[J-185-1998] IN THE SUPREME COURT OF PENNSYLVANIA WESTERN DISTRICT
RUTH FISH, Appellant
ROBERT BEHERS, JR., Appellee
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No. 27 W.D. Appeal Dkt. 1998 Appeal from the Order of the Superior Court, entered February 6, 1997 at No. 957PGH95, reversing the Order of the Court of Common Pleas of Allegheny County, Family Division, entered May 9, 1995 at No. FD-94-04408. 690 A.2d 1171 (Pa. Super. 1997) SUBMITTED: September 22, 1998
DISSENTING OPINION MR. JUSTICE NIGRO DECIDED: DECEMBER 3, 1999
Since I disagree with the majority’s conclusion that Appellant Ruth Fish (Mother) is estopped from asserting that Appellee Robert Behers is her son Z.F.’s father, I respectfully dissent. Instead, I believe the trial court properly ordered Mr. Behers to submit to blood tests for purposes of determining Z.F.’s paternity. As I explained in my concurring and dissenting opinion in Brinkley v. King, 549 Pa. 241, 701 A.2d 176 (1997), I believe that strictly applying the doctrine of paternity by estoppel, as the majority does here, leads to illogical and inequitable results. The majority concludes that Mother is estopped from challenging her former husband’s paternity and pursuing a paternity and child support action against Mr. Behers essentially because 1) Mother continually assured her former husband, David Fish, that he was Z.F.’s father; 2) Mother named Mr. Fish as the father on Z.F.’s birth certificate; 3) Z.F. bears Mr. Fish’s last
name; 4) Z.F. was listed as a dependent on Mother and Mr. Fish’s tax returns; 5) Z.F. was otherwise treated as a child of the marriage between Mother and Mr. Fish while it was intact and 6) Z.F. continues to believe that Mr. Fish is his father. Most of these circumstances occurred, however, during a time in which Mr. Fish was being led to believe, falsely, that he was Z.F.’s father. When Mother ultimately revealed the truth of Z.F.’s paternity to Mr. Fish, Mr. Fish obtained blood tests, which confirmed that he was not Z.F.’s father. By invoking the estoppel doctrine, the majority allows itself to completely disregard these blood test results and find that Mother is estopped from claiming that Mr. Fish is not the father of a child who can not, according to the blood test results, be his. At the same time, by applying the estoppel doctrine, the majority effectively prohibits compelling Mr. Behers to submit to blood tests, as the trial court ordered, despite the fact that all indications from the record suggest that Mr. Behers is Z.F.’s father and was aware of Mother’s misrepresentations to Mr. Fish about Z.F.’s paternity. This situation is a perfect example of why I believe that our courts should abandon the strict application of the estoppel doctrine and grant trial courts the discretion to order paternity blood tests and then consider such evidence along with other factors relevant to the best interests of the child involved.1 Such an approach would not only prevent biological fathers from using the estoppel doctrine as a vehicle for insulating themselves from parental responsibilities but would also, as I stated in Brinkley:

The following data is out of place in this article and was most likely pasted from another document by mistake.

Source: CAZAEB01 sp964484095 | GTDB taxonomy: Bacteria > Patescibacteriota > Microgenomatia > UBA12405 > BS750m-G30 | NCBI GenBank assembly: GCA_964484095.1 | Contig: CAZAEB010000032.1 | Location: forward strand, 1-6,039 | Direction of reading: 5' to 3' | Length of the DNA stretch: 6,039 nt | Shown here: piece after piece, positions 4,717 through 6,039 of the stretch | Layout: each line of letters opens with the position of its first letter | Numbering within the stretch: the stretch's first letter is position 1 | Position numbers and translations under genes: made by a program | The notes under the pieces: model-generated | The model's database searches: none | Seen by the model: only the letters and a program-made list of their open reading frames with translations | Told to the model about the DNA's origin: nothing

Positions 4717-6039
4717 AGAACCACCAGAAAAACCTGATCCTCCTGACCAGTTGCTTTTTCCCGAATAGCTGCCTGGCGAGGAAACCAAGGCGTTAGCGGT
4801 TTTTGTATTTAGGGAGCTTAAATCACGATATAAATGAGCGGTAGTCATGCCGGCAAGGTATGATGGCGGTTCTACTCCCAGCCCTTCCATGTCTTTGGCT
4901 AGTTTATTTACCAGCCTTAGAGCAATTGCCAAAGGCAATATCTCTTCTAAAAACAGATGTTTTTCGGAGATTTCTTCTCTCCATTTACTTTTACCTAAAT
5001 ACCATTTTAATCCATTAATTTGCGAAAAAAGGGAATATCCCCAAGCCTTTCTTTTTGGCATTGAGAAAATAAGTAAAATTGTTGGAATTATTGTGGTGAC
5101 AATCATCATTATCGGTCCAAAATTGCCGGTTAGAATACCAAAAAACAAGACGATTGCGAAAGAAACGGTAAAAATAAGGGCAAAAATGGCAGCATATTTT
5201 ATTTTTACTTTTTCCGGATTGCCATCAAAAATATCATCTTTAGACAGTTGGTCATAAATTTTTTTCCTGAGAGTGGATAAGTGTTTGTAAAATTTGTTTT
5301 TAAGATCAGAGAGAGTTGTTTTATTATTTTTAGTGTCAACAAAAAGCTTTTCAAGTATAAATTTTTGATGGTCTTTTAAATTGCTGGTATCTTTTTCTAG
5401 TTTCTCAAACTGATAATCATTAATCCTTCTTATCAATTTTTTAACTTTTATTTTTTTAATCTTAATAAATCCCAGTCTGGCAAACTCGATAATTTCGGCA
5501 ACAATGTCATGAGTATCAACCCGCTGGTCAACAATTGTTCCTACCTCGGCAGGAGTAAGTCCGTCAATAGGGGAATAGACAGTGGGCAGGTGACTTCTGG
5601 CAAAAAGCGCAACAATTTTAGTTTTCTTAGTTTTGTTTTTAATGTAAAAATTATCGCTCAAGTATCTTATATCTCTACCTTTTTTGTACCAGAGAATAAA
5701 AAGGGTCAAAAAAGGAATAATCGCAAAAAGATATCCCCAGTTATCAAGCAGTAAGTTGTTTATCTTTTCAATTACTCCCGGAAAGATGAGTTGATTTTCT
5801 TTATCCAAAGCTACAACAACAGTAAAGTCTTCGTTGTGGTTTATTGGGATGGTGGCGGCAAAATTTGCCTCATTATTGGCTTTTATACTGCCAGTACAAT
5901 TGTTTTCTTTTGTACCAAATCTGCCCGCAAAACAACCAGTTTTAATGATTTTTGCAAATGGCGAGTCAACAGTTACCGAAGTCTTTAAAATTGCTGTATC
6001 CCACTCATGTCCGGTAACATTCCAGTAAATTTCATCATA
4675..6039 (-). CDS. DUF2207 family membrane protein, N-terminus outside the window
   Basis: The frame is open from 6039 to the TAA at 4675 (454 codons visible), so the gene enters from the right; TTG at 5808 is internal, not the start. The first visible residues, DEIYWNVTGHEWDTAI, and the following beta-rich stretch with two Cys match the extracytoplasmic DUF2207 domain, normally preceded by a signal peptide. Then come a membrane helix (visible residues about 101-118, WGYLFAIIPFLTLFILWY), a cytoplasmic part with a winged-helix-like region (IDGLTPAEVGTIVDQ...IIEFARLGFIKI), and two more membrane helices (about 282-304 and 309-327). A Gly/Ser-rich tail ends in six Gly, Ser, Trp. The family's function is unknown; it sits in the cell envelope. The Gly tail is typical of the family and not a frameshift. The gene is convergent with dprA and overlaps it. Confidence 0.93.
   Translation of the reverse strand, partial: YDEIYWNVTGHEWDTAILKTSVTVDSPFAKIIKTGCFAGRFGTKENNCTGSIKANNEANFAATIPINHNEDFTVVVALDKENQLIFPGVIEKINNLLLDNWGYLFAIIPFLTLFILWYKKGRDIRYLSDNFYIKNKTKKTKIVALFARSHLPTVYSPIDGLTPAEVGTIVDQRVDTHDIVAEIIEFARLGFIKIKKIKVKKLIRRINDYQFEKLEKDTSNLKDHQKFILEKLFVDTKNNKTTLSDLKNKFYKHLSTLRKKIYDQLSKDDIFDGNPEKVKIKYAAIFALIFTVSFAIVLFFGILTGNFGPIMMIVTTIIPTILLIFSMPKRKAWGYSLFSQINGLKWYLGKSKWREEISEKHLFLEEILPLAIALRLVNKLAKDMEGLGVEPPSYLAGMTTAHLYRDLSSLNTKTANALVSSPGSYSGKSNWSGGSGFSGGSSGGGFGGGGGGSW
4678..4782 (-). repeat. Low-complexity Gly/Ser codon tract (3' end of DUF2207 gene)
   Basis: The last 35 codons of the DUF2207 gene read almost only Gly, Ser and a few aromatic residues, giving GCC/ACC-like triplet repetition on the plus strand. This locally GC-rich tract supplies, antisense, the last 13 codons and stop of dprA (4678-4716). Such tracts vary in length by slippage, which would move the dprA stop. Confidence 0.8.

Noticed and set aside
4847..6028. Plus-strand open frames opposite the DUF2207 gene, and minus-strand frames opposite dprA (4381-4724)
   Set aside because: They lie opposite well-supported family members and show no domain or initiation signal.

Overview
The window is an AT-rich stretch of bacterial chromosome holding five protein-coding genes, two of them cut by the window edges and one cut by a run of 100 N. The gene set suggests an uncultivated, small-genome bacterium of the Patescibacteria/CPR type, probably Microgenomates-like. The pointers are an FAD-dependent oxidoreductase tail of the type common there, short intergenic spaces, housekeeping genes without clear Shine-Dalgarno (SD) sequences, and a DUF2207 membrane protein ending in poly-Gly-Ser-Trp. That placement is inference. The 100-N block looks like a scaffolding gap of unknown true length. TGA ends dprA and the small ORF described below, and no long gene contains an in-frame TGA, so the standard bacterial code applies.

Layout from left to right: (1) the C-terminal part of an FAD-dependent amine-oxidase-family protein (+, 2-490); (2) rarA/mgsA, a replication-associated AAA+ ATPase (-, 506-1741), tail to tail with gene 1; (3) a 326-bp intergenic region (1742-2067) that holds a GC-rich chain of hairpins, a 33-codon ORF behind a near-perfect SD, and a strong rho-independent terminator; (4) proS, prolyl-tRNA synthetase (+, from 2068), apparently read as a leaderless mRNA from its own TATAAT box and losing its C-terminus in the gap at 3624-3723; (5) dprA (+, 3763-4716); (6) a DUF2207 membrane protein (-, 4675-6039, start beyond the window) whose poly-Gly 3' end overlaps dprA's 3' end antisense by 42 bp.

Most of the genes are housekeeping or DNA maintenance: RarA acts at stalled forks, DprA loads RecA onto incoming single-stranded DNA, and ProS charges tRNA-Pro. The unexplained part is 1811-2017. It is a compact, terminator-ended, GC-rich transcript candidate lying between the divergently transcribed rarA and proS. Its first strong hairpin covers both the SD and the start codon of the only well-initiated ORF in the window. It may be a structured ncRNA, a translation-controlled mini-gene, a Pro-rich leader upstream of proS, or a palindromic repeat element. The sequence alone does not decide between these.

The majority finds that Mr. Fish continues to treat all three of his children equally (Mother and Mr. Fish had two children together before Z.F. was born) and concludes that forcing Z.F. into a relationship with Mr. Behers, when the only father he has known is Mr. Fish, would not be in Z.F.’s best interests. I note that the trial court explicitly found that Mr. Fish, since learning that Z.F. is not his child and leaving the marriage, has “had little contact with [Z.F.] and does not support him financially or emotionally.” Trial Court Opinion at 3. Moreover, the trial court specifically found that estoppel would not be in Z.F.’s best interests, as Mother testified that she plans to tell Z.F. the truth of his paternity on the advice of a psychologist that it is in the best interests of Z.F. to do so.
work to eliminate situations where a man is deceived into believing he is the father and is then made to bear legal responsibility, by reason of estoppel, for a child that is not his. Brinkley, 549 Pa. at 254, 701 A.2d at 182. Since this is the exact effect of the result reached by the majority in this case, I must respectfully dissent.